The contrasts of India: From city to countryside

As I was sitting in the Mumbai airport watching rain patter on the slick runway, I found myself reflecting on a rapid three days spent in the west Indian metropolis. The exercise tickled all five of my senses, especially after six weeks spent on Bali’s relatively sleepy Bukit peninsula. Mumbai can only be described as sensory overload. 

I heard the ceaseless cacophony of honking horns. I could feel the stifling humidity that leaches your body’s energy. I saw the towering high-rises and the pervasive black mold that crawls up their bare concrete. I tasted the warm gulps of flavorful masala chai. The smell of an afternoon rain dampening the layers of cow manure and trash in the street strongly lingered in my memory.

But now, I sit in a simple, beach-side hotel 300 miles south on India’s west coast. I’m in the small state of Goa. There are no high-rises; just dense forest broken up by rutted country roads and sporadic structures. The delicate power grid cuts in and out as it pleases. The hum of urban traffic is replaced by chirping birds and crashing ocean waves. The hordes of people and vehicles in Mumbai have transformed into large herds of cows that set up shop at various locations around town.

I’ve been in India for just a week but I’ve already got a taste of both extremes — Mumbai’s metropolis vs Goa’s countryside.

Life is undoubtedly more relaxed here in Goa. But the chaos of Mumbai, India’s capital of commerce and entertainment, is by no means dull. As you would suspect, the city of 20 million is full of vibrance and life once you pull back the curtain.

I unknowingly arrived in Mumbai on the final day of one of the city’s biggest festivals. Every year in September Hindus celebrate Ganesha, the god of wisdom. Nearly every street has a parade dedicated to Ganesha and red powder is thrown around, covering the people in a scarlet tint from head to toe.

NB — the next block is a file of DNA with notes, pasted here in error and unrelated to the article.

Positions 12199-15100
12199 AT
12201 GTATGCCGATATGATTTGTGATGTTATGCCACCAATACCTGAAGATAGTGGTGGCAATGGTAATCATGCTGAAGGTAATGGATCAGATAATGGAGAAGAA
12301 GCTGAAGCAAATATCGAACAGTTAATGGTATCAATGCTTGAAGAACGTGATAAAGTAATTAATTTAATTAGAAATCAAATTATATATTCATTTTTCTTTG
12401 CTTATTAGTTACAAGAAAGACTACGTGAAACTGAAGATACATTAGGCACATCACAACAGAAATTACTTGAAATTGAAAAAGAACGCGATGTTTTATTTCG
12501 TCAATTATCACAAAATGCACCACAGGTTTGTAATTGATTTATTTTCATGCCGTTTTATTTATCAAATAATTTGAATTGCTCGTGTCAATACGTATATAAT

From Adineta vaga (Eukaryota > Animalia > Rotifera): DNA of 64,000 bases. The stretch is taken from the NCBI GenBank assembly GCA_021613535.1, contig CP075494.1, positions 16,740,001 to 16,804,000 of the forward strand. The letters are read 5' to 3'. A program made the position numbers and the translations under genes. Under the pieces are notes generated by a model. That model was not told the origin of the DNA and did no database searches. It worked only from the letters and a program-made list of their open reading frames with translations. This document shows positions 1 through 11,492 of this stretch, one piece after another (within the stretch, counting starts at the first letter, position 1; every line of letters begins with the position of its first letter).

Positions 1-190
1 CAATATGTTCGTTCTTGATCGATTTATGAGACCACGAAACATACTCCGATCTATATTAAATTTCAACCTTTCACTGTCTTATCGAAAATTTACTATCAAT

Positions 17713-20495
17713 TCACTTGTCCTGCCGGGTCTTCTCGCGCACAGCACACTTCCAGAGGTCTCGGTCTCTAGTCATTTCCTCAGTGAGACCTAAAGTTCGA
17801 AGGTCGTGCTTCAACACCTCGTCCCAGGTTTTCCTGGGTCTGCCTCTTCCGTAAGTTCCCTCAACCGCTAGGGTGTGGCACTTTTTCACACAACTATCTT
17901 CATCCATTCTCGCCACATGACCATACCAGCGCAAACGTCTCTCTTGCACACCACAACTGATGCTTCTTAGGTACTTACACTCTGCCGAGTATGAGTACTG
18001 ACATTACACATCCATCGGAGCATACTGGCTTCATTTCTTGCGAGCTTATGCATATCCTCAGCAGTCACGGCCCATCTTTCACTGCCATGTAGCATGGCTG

As I was roaming around the city on my first day, still exhausted from a red-eye flight, I stumbled across one of these parades in a neighborhood with narrow, packed streets. 

One man, who later would introduce himself as Nelson, saw me observing from the sidelines and insisted that I join the festivities front and center. He thrust me into the parade and started shoving sweet, lactose-laden sweets down my throat. The men beating drums and carrying a multi-ton parade float with only manpower were grinning from ear-to-ear at the foreigner getting initiated in one of the most important festivals of their culture. 

When I was sure that my hearing had been permanently damaged by my proximity to the drums and bells, I retreated to the sidelines where Nelson invited me to sit on his porch where he ordered me tea from a street vendor. Of course, I offered to pay the nominal amount, but he insisted that I was the guest. I was a bit shocked after being in Bali for so long where you’d be hard-pressed to find such an invitation from a local without an expectation of monetary exchange.